The two-hundred-year period in Roman history marked by freedom, stability, and peace was known as ?Weegy:
What was two-hundred-year period in Roman history marked by freedom stability and peace was known as the what? [http://wiki.answers.com/Q/What_was_two-hundred-year_period_in_Roman_history_marked_by_freedom_stability_and_peace_was_known_as_the_what
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what is the pax romana?Weegy:
Pax Romana (Latin for "Roman peace") was the long period of relative peace and minimal expansion by military force experienced by the Roman Empire in the first and second centuries AD. [ Since it was established by the Emperor Augustus it is sometimes called Pax Augustana.
The idea of "Pax Romana" was first presented by Edward Gibbon. Gibbon proposed a period of moderation under Augustus and his successors and argued that generals bent on expansion (e.g. Germanicus, Agricola and Corbulo) were checked and recalled by the Emperors during their victories. Gibbon lists the Roman conquest of Britain under Claudius and the conquests of Trajan as exceptions to this policy of moderation and places the end of the period at the death of Marcus Aurelius in 180 AD, despite the conclusion of peace by the latter's son Commodus in the same year.
Despite the term, the period was not without armed conflict, as Emperor frequently had to quell rebellions. Additionally, both border skirmishes and Roman wars of conquest happened during this period. Trajan embarked on a series of campaigns against the Parthians during his reign and Marcus Aurelius spent almost the entire last decade of his rule defending the frontiers of the Empire, especially against Germanic tribes. Indeed, one might argue that Rome was constantly involved in some conflict or another during the "Pax Romana."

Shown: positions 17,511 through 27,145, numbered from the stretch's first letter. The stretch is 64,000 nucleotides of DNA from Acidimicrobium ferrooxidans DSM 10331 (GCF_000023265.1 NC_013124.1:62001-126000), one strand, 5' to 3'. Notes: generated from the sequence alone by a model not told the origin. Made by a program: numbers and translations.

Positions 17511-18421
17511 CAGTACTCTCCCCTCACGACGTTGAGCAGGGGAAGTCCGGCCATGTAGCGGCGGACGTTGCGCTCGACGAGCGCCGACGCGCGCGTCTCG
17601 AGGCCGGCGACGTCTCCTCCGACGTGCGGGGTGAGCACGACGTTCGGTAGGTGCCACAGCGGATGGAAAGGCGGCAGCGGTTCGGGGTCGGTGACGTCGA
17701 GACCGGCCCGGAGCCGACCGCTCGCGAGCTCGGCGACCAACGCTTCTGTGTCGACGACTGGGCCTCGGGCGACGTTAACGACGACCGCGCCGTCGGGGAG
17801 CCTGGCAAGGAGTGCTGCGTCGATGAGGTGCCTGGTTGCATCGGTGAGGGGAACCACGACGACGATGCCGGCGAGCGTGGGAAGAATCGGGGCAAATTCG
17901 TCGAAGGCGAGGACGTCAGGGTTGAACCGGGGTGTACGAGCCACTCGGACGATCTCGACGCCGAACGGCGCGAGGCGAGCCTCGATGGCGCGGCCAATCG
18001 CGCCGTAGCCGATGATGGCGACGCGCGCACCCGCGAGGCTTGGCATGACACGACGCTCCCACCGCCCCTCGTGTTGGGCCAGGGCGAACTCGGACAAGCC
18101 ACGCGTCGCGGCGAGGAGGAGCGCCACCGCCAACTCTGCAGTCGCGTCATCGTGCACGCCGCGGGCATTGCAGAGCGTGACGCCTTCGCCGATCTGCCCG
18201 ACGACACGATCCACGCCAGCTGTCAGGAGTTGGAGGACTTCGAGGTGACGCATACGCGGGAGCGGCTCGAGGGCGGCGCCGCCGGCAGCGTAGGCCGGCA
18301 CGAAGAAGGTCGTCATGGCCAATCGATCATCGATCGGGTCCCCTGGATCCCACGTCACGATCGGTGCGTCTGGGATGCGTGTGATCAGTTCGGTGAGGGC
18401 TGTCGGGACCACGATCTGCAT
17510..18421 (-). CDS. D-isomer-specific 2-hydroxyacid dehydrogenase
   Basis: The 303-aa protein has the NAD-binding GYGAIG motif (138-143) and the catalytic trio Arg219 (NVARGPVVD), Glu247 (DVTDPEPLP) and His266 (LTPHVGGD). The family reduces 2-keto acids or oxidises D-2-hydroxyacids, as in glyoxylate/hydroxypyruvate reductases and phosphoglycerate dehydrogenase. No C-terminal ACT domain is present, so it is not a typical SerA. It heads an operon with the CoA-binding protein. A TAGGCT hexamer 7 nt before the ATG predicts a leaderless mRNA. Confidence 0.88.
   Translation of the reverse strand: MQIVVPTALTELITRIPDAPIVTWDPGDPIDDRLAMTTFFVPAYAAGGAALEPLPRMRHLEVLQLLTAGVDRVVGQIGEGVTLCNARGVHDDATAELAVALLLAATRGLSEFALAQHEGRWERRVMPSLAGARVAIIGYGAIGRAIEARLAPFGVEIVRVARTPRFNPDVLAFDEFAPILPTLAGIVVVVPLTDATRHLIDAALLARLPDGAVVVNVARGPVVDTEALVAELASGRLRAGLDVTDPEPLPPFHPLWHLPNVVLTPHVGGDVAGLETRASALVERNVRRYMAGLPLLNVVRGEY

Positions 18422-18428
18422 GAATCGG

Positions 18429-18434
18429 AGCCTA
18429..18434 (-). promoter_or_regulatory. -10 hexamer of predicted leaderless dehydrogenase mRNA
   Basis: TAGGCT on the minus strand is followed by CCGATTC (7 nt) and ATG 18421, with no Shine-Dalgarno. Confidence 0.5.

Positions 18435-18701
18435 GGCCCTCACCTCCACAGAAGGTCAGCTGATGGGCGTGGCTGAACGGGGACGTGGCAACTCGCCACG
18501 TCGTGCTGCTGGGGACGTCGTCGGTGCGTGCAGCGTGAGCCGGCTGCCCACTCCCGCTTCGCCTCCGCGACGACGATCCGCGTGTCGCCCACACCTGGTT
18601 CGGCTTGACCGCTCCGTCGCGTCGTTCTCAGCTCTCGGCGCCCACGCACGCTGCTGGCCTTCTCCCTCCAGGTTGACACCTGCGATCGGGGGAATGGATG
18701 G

Nonetheless, as the interior of the Empire remained largely untouched by warfare, the Pax Romana was an era of relative tranquility in which Rome endured neither major civil wars, such as the perpetual bloodshed of the third century AD, nor serious invasions, such as those of the Second Punic War three centuries prior. During this time, Roman commerce thrived, unhampered by pirates or marauding enemy troops.
Given the prominence of the concept of Pax Romana, historians have coined variants of the term to describe systems of relative peace that have been established, attempted or argued to have existed, usually under the hegemony of one power or of an idea. ] Auto answered|Score 1User:
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